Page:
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Harta Politica a Europei

  • Publisher: I Negreanu, Bucharest
  • Engraver: Lith. Frati Moravek, Bucharest
  • Date: 1914
  • Dimensions: Sheet: 65.5 x 48 cms


Extremely rare 1914 satirical propaganda map of Europe published in Bucharest, Romania shortly after the outbreak of World War One

About this piece:

Harta Politica a Europei  [A Political Map of Europe]

Lithographic colour-printed broadsheet map. Traces of old folds. Backed on verso with museum-quality archival tissue for better presentation & preservation. A few marginal repairs to small corner pin holes and tears but generally an attractive & remarkably well-preserved example.

Extremely rare Romanian satirical map of Europe depicting in innovative and unusual zoomorphic and anthropomorphic fashion the geo-political landscape of the Continent following the outbreak of the First World War. Published in Bucharest by the firm of I. Negreanu, the map would perhaps seem to date from late 1914, with Turkey depicted as a still neutral observer watching unfolding events through a pair of binoculars (she entered the war on the German side in Nov 1914). Likewise Italy is here depicted as an armed bersaglieri, still seemingly un-engaged in hostilities, but with left arm outstretched towards potential French ally, Marianne. Despite her pre-war treaty agreements with Germany & Austro-Hungary, Italy would initially remain neutral before entering the war on the side of the Allies in late May 1915. Amongst the other neutrals, a childlike Portugal wears the Liberty cap; a seated Spanish royal couple look on from afar; a Dutch woman stands warming her hands over the eternal flame still burning on the altar of Peace; Denmark is the grey-haired “European mother-in-law” (soacra europei); across the Sund, a smoking Swede relaxes amongst his books; his neighbour, a fur-clad Norwegian, possibly the figure of explorer Roald Amundsen  [1872-1928], reaches northward clasping in his hands a model ship named Fram (- it was the Fram, Fridtjof Nansen’s former vessel during his 1893-96 Arctic explorations, which had also carried Amundsen to Antarctica during his 1910-12 expedition to the South Pole). Romania is shown as an armed soldier standing at the ready, though the country would in fact remain neutral until entering the war, perhaps opportunistically, on the side of the Allies in August 1916. The map is dominated by the giant Brown Bear that is Russia, on whose right flank stands a bearded cossack, the pair facing the combined assault of German and Austro-Hungarian guns and troops, the latter backed by the support of a ferocious double-headed Austrian Eagle. The figure of the Kaiser stands astride Germany, pistols in both hands, seemingly firing randomly to east and west. French & Belgian soldiers return fire as Marianne sits behind them in republican splendour, proudly holding aloft the French tricolour, beside the motto: Liberté Egalité, Fraternité and the olive branch of Peace. In the Balkans, Serbia is a crouching wolf, Montenegro a bushy-tailed fox, Albania a sad face with a large question mark (referencing the political chaos there following the outbreak of war and the September 1914 departure into exile of her only recently elected new King, William of Wied, a nephew of Queen Elizabeth of Romania). Bulgaria is a ferocious lion and Greece an armed soldier in traditional uniform. The British Isles are denoted by the colours of the Union Flag and by the large top-hatted profile of John Bull, whose arms reach out, in almost ghostly shadow-like fashion, to offer symbolic support to his Allies: Marianne across the Channel with his right hand, whilst his left stretches across to clasp that of the bearded Russian cossack in the waters of the Gulf of Finland.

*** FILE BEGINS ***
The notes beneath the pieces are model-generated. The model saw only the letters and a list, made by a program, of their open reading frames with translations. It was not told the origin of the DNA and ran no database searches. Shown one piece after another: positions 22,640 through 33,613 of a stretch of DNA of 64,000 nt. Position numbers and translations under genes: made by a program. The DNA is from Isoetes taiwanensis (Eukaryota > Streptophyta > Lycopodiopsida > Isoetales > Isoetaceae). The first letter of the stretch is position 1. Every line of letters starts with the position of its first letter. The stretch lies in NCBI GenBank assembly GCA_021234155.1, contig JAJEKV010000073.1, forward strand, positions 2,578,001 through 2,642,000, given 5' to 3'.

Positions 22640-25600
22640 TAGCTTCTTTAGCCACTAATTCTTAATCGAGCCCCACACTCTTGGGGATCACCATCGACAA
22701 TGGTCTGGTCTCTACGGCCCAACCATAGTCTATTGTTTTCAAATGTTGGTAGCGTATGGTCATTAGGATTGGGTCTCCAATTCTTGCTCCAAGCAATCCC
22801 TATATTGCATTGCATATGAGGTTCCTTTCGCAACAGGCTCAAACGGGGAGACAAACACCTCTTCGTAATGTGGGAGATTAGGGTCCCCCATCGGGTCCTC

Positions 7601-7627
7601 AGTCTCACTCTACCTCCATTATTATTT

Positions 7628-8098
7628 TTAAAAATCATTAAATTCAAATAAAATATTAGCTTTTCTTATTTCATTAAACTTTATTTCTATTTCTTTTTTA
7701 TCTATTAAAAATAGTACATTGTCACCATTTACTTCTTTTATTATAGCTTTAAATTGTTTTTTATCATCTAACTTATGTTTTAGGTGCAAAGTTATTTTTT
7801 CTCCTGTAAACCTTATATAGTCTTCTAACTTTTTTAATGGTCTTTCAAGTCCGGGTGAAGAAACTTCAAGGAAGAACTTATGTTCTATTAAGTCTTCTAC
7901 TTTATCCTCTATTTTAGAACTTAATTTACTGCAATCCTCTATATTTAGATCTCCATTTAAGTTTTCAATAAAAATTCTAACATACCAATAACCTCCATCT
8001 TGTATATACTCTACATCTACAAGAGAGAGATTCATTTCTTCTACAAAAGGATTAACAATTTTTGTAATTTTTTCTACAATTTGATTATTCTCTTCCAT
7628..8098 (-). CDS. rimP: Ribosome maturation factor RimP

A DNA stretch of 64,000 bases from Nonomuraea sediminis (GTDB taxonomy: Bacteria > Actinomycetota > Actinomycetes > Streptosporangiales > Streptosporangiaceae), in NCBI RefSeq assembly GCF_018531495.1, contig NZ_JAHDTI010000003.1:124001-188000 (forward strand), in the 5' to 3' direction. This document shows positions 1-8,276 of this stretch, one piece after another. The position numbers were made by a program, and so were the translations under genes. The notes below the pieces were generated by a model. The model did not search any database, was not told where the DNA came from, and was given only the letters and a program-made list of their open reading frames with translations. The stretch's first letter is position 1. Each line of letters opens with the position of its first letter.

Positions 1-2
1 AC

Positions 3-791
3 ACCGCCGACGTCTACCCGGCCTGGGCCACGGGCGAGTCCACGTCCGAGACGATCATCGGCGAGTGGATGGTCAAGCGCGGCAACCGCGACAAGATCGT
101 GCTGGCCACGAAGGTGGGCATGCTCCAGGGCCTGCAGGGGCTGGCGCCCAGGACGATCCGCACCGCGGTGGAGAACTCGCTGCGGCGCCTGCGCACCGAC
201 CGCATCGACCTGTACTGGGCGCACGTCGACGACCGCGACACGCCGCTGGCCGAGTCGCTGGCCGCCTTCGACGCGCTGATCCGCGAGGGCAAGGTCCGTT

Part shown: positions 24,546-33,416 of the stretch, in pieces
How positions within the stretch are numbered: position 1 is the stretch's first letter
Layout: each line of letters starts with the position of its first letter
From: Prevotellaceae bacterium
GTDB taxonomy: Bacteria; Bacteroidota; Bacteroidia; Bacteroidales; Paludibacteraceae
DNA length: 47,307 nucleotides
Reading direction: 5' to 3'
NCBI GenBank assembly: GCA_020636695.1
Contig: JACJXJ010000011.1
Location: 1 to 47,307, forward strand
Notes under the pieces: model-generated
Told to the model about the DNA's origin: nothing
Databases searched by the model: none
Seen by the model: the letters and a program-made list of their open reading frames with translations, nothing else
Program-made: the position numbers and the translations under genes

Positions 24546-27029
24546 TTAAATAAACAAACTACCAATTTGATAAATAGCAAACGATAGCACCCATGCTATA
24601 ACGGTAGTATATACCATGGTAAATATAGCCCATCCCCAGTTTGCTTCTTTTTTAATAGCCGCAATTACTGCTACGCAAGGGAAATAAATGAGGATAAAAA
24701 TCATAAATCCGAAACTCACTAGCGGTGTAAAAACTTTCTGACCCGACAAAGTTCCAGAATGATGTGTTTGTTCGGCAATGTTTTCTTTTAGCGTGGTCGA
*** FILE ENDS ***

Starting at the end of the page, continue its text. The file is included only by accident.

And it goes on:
An example of the map appears to be recorded in the Carol Gröbl’s detailed catalogue of the Library of the Academia Romana, Bucharest but we have found no other examples listed in institutional collections or in carto-bibliographic records of the First World War period.

A very rare and unusual 1914 Romanian publication.